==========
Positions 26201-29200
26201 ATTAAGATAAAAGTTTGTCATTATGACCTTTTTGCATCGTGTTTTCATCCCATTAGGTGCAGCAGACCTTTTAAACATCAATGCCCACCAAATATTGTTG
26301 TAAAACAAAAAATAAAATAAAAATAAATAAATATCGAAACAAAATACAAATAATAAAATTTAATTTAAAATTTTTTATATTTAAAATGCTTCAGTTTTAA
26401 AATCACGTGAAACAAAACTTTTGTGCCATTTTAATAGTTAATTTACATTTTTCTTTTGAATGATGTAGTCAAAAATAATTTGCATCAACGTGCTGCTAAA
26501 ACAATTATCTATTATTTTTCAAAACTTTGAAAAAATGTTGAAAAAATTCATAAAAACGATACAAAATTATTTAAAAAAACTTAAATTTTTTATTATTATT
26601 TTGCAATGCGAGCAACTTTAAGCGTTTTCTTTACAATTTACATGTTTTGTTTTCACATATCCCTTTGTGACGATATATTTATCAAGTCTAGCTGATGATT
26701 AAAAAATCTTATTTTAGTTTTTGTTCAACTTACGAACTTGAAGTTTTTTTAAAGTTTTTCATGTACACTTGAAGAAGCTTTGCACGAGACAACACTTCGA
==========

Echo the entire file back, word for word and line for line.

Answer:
Positions 26201-29200
26201 ATTAAGATAAAAGTTTGTCATTATGACCTTTTTGCATCGTGTTTTCATCCCATTAGGTGCAGCAGACCTTTTAAACATCAATGCCCACCAAATATTGTTG
26301 TAAAACAAAAAATAAAATAAAAATAAATAAATATCGAAACAAAATACAAATAATAAAATTTAATTTAAAATTTTTTATATTTAAAATGCTTCAGTTTTAA
26401 AATCACGTGAAACAAAACTTTTGTGCCATTTTAATAGTTAATTTACATTTTTCTTTTGAATGATGTAGTCAAAAATAATTTGCATCAACGTGCTGCTAAA
26501 ACAATTATCTATTATTTTTCAAAACTTTGAAAAAATGTTGAAAAAATTCATAAAAACGATACAAAATTATTTAAAAAAACTTAAATTTTTTATTATTATT
26601 TTGCAATGCGAGCAACTTTAAGCGTTTTCTTTACAATTTACATGTTTTGTTTTCACATATCCCTTTGTGACGATATATTTATCAAGTCTAGCTGATGATT
26701 AAAAAATCTTATTTTAGTTTTTGTTCAACTTACGAACTTGAAGTTTTTTTAAAGTTTTTCATGTACACTTGAAGAAGCTTTGCACGAGACAACACTTCGA